Following the advice of a fellow Mitty I bought Kate Atkinson’s Life After Life and spent three glorious days reading it. There is something about a fabulous book that leaves one somewhat perplexed when it has finished. Thank goodness I had a few review books to fill the void. The books mentioned below are a step away from what I usually read (family sagas with Mitfordesque characters…) but I’m trying to venture out of my comfort zone…
Adele Park’s crossed over to historical fiction last year with the publication of Spare Brides, a tale of upper-class women left on the shelf following the shortage of men who had been killed or injured in WWI. This tome, set again during WWI, centres around Vivian, a bright young debutante who (without revealing any spoilers) behaves very badly with a man who has no intention of marrying her. With her reputation in tatters, she is married off to an older man whom she does not love, and when war begins, he goes off to fight and sends her to the family’s country house in the middle of nowhere. Miserable and lonely with only her baby daughter for company, Vivian befriends a kindly lady whose son, Howard, is a playwright. A conscientious objector, Howard escapes imprisonment by agreeing to work on Vivian’s farm. The two begin an affair, and having fallen in love with Vivian, he realises what is worth fighting for. With her husband off at war, and now Howard abandoning his stance and enlisting, Vivian is left alone wondering which man (if any) will come home to her. Renowned for her chick lit novels and ‘telling it like it is’, Adele Park’s latest offering is a slow-burning read which, like the war itself, picks up its pace halfway through.
Being a massive fan of Margaret Lockwood and her iconic film, The Wicked Lady (1945), this book was a treat to read. It is based on the real life heiress, Lady Katherine Ferrars, whose privileged world is crumbling under Cromwell’s army. Married off for the sake of money and breeding, she discovers an exciting life with the roguish Ralph Chaplin, and the pair become highway robbers in a bid to find excitement and escape poverty. She knows if she is caught there is only one way it can end: death. But that excites her all the more. The Silvered Heart is Katherine Clements’s second novel – her debut, The Crimson Ribbon, was published to much acclaim. A wizard of a storyteller and master of the genre, Clement’s follow-up novel does not disappoint. In fact, I loved it!
A Year of Marvellous Ways, set in 1947, can be described as a fairytale for adults. Except for the war and Francis Drake’s life in London, nothing about the book seems real or logical. Marvellous Ways, a ninety-year-old woman who lives in a remote creek, rescues Drake when he, quite literally, washes up in the creek. The pair forge an unlikely friendship, the cold and crass Drake, and the whimsical old lady whose mother was a mermaid. I hadn’t read anything by Sarah Winman before so I was unsure what to expect. At first glance, the book seemed bizarre, but as it progressed, I got into the story of Drake and Marvellous. It is written in a unique style, for example there are no speech marks to indicate a character is talking. So that, in a way, threw me. The parts detailing Drake’s life are explicitly written, which was a bit unnerving, but like the character’s demeanour, you become used to it. What struck me was Winman’s gorgeous imagery, beautiful passages and imaginative storytelling. Quirky and slightly harebrained, A Year of Marvellous Ways is an unforgettable book.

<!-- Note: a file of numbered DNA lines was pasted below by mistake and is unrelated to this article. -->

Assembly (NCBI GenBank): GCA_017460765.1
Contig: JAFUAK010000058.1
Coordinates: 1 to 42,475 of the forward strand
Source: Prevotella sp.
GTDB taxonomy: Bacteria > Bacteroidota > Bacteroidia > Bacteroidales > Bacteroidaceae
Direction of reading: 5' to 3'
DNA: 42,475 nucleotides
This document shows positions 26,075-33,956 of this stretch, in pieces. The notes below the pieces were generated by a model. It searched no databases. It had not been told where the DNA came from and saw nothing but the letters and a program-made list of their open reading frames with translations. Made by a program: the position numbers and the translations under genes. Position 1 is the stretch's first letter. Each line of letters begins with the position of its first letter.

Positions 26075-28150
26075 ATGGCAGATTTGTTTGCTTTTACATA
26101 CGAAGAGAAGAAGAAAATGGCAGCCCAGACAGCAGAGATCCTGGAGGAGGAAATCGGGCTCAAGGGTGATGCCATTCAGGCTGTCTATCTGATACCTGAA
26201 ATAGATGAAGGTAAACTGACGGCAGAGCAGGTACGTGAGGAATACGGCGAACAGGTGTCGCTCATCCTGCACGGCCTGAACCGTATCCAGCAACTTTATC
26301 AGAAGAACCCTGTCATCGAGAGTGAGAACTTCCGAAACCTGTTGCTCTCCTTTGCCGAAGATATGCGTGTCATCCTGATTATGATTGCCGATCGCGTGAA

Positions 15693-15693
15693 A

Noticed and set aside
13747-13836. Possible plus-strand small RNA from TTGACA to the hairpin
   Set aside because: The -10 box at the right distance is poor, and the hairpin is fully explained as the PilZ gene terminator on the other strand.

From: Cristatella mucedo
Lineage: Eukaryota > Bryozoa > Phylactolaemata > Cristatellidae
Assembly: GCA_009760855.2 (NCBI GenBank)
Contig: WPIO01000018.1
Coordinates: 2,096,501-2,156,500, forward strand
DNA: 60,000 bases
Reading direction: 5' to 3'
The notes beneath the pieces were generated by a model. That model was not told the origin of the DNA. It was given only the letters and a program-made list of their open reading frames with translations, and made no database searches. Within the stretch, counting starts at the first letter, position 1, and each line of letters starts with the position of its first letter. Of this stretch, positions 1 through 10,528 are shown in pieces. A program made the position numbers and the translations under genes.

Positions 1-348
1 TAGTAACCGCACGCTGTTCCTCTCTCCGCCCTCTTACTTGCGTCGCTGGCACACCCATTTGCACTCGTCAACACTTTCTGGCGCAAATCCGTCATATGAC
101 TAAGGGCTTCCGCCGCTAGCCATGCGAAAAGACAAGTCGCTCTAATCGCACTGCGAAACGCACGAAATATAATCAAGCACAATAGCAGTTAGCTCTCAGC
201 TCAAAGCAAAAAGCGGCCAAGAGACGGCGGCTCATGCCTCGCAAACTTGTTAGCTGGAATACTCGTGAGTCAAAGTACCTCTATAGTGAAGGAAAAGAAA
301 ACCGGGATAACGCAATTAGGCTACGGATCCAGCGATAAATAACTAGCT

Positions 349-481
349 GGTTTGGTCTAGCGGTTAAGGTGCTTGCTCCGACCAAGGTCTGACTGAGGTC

A metaphysical thriller beginning in 1984, The Bone Clocks chronicles teenage runaway Holly Sykes who encounters and elderly lady offering a small act of kindness in exchange for asylum. However, decades pass before Holly understands what sort of asylum the woman is seeking. We follow the twists and turns of Holly’s life from a scarred adolescence in Gravesend to old age on Ireland’s Atlantic coast as Europe’s oil supply dries up – a life not so far out of the ordinary, yet punctuated by flashes of precognition, visits from people who emerge from thin air and brief lapses in the laws of reality. For Holly Sykes – daughter, sister, mother, guardian – is also an unwitting player in a murderous feud played out in the shadows and margins of our world, and may prove to be its decisive weapon. The Bone Clocks is a bewitching tale of time-travel, human frailty and flawed characters.
What if you had the chance to live your life again and again, until you finally got it right?
During a snowstorm in England in 1910, a baby is born and dies before she can take her first breath.
During a snowstorm in England in 1910, the same baby is born and lives to tell the tale.
What if there were second chances? And third chances? In fact an infinite number of chances to live your life? Would you eventually be able to save the world from its own inevitable destiny? And would you even want to?
Life After Life follows Ursula Todd as she lives through the turbulent events of the last century again and again. With wit and compassion, Kate Atkinson finds warmth even in life’s bleakest moments, and shows an extraordinary ability to evoke the past. Here she is at her most profound and inventive, in a novel that celebrates the best and worst of ourselves.